Date of Graduation


Document Type


Degree Type



Statler College of Engineering and Mineral Resources


Mechanical and Aerospace Engineering

Committee Chair

Kenneth H. Means.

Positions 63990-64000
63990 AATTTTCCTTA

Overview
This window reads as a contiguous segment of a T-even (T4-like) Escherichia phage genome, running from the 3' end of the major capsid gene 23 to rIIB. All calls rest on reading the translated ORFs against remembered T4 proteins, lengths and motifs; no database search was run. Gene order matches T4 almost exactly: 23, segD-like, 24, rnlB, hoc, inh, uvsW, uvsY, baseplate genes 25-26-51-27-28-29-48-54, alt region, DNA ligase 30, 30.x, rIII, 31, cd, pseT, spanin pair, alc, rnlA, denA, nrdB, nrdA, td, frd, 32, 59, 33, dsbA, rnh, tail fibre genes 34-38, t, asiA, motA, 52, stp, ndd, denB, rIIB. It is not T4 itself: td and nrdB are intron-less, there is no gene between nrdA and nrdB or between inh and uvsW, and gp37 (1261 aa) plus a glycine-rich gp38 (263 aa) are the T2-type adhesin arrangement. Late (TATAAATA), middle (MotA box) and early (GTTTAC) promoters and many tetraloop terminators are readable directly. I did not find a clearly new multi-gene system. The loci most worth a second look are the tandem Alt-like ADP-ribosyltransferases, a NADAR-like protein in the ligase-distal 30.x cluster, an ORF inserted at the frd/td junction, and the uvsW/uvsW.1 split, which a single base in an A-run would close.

In today's downsizing environment, more demands than ever are being placed on aircraft flight test programs. To compensate for shrinking budgets and increased requirements, new and more versatile test techniques and data processing systems must be developed. Standard flight test procedures must be reexamined and optimized to maximize the availability of the test asset while processing the collected data more quickly and at a lower cost.;This research demonstrated the ability to predict the reaction loads transmitted to an aircraft bomb rack due to the inertial forces acting on an external store. These load calculations typically require lengthy test programs with strain gage and accelerometer instrumentation placed on the store, suspension equipment and rack interface points. Instrumented testing procedures are cost prohibitive and time consuming, requiring much pre-flight and post-flight work to instrument the test articles and reduce the data, respectively. This research focused on calculating the interface reactions relying only on store mass properties, accelerometer data and geometry, all of which can be collected at minimal effort and cost while allowing real-time data reduction.;Equations were developed from classical theory and the accuracy of the data was proven with actual flight test information. A full-scale static ground test provided data for model improvement and verification. Flight test data for final validation were primarily accumulated during a carrier suitability flight test program conducted at the Naval Air Warfare Center, Patuxent River, Maryland on a fully instrumented F-14, BRU-32/A bomb ejector rack and a GBU-24B/B 2,000-lb. bomb.;In the 300 milliseconds following arrestment, forces and moments up to 15,000 lbs. and 150,000 in-lbs., respectively, were calculated at the store CG. Compared to the measured data, very good agreement was found in form and magnitude for all calculated interface reactions. Critical lug and swaybrace rod reactions averaged less than 7% and 9% absolute error, respectively. Swaybrace rod and vertical lug reactions that were less than 2,000 lbs. and 5,000 lbs., respectively, were considered non-critical and in the noise of the test.